Tuesday, November 13, 2012
Topic > Reforming and Rebuilding our Nation’s Economy
Nomi Prins is a financial journalist and senior fellow at the non-partisan think tank Demos. Her insight comes from having worked as a managing director at Goldman Sachs, a senior managing director and head of the international analytics group at Bear Stearns in London, a senior strategist at Lehman Brothers, and an analyst at the Chase Manhattan Bank (now JPM Chase) which she joined at age 19.
Prins is currently working on her new book, All the Presidents' Bankers, with original archival analysis about the relationships of presidents to key bankers over the past century, and their impact on domestic and foreign policy.
"It will be packed with new findings — such as Nixon files on bankers never made public," Prins writes. "It explores events for which conventional retelling missed what actually happened; from wars to major international and domestic political and financial maneuvers. … It will uncover deep, secret history."
Her other books include Black Tuesday (2011), a historical novel about the 1929 stock market crash; and It Takes a Pillage: Behind the Bonuses, Bailouts, and Backroom Deals from Washington to Wall Street (2009). She is also the author of Other People’s Money: The Corporate Mugging of America, chosen as a Best Book of 2004 by The Economist, Barron’s and Library Journal; and Jacked: How “Conservatives” are Picking your Pocket (whether you voted for them or not) (2006).
In October 2011 Prins agreed to serve on a panel of experts helping Senator Bernie Sanders (I-Vermont) draft legislation to reform the Federal Reserve. Sanders announced formation of his expert advisory panel after a damning report that faulted apparent conflicts of interest by bank-picked board members at the 12 regional Fed banks. Top executives from Goldman Sachs, J.P. Morgan Chase, General Electric and other firms sat on the boards of regional Federal Reserve banks while their firms benefited from the central bank’s policies during the financial crisis, the Government Accountability Office investigation found. Sanders is working with top economists to develop legislation to restructure the Fed and tighten rules on conflicts of interest, ensure that the Fed fulfills its full-employment mandate, increase transparency, protect consumers and reduce income inequality.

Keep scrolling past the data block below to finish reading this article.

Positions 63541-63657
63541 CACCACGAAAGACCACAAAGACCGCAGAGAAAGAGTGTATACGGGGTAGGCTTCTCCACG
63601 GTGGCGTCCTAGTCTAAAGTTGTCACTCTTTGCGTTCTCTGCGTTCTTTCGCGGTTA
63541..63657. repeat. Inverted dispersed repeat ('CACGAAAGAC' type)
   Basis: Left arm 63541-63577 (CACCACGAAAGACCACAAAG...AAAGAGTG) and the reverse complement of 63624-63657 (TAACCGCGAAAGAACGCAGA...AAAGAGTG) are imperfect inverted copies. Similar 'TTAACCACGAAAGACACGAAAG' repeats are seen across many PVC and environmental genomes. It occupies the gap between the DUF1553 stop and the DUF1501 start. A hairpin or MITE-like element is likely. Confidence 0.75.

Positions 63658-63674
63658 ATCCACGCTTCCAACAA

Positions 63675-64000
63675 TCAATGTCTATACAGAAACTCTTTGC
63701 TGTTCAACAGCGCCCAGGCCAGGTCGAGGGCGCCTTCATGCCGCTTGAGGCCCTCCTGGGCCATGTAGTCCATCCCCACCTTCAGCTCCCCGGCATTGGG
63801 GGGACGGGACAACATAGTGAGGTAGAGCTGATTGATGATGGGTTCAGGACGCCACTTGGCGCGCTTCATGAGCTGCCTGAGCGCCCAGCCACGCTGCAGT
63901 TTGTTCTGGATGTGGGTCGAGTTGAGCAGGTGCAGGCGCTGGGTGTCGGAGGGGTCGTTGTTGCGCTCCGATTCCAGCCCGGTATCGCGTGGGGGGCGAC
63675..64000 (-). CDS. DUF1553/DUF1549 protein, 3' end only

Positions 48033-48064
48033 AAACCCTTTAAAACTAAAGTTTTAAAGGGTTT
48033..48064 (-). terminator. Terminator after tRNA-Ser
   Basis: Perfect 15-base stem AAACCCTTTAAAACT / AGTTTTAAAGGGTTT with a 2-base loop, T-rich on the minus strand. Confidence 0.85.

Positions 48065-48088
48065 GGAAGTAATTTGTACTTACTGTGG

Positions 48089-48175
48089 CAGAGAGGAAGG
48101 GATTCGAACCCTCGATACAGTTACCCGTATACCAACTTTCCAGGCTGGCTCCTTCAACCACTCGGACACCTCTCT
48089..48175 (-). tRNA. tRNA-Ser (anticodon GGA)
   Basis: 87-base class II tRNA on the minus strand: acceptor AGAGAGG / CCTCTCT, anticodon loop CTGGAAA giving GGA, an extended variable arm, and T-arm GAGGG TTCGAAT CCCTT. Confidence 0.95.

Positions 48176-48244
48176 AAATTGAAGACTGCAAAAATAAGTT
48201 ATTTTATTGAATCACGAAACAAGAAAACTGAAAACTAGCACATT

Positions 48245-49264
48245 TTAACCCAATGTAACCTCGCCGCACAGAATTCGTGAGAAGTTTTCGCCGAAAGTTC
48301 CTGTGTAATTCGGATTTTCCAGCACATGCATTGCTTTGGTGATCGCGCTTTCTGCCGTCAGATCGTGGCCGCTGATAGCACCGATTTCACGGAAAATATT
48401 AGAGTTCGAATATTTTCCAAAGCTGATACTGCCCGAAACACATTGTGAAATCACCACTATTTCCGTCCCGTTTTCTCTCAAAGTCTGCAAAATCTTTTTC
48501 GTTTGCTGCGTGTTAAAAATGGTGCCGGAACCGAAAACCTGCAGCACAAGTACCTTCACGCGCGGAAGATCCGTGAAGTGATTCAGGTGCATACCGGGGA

Prins has amassed a loyal fan base, with which she corresponds regularly on an individual level, by virtue of her bold views that hold all power players accountable for their actions. Her articles have appeared in publications including The New York Times, Fortune, Newsday, The Daily News, Mother Jones, The Daily Beast, The Guardian, The Nation, The American Prospect and AlterNet. She has appeared as a commentator on economic, financial and political issues for CNN, CNBC, MSNBC, C-SPAN, Fox, PBS, BBC, RTTV and other television channels, and has been featured on radio shows on CNN, NPR and the BBC. She has been featured in many documentaries, including most recently Heist: Who Stole the American Dream? (2011) and The Big Fix (2011), which opened to standing ovations at the Cannes Film Festival.
Prins holds a bachelor of science degree in mathematics from SUNY Purchase, and a master of science degree in statistics and operations research from New York University, where she also completed all coursework for a doctorate in statistics.
$8 General Public
$6 UW System Faculty/Staff • Age 62 & Over
$4 UW System Student • Age 17 & Under
Student tickets are $2 until the day of the event
All seats are general admission
A typical Forum program includes a 60-minute lecture and a 30-minute question-and-answer session, followed by an informal open reception in The Dulany Inn of Davies Center.
This event will be signed for the deaf and hard of hearing. Assistive listening devices and large-print programs are also available upon request.
The Forum is funded by the students of the University of Wisconsin-Eau Claire.
Wisconsin Public Radio and WHYS Radio have contributed generous promotional support.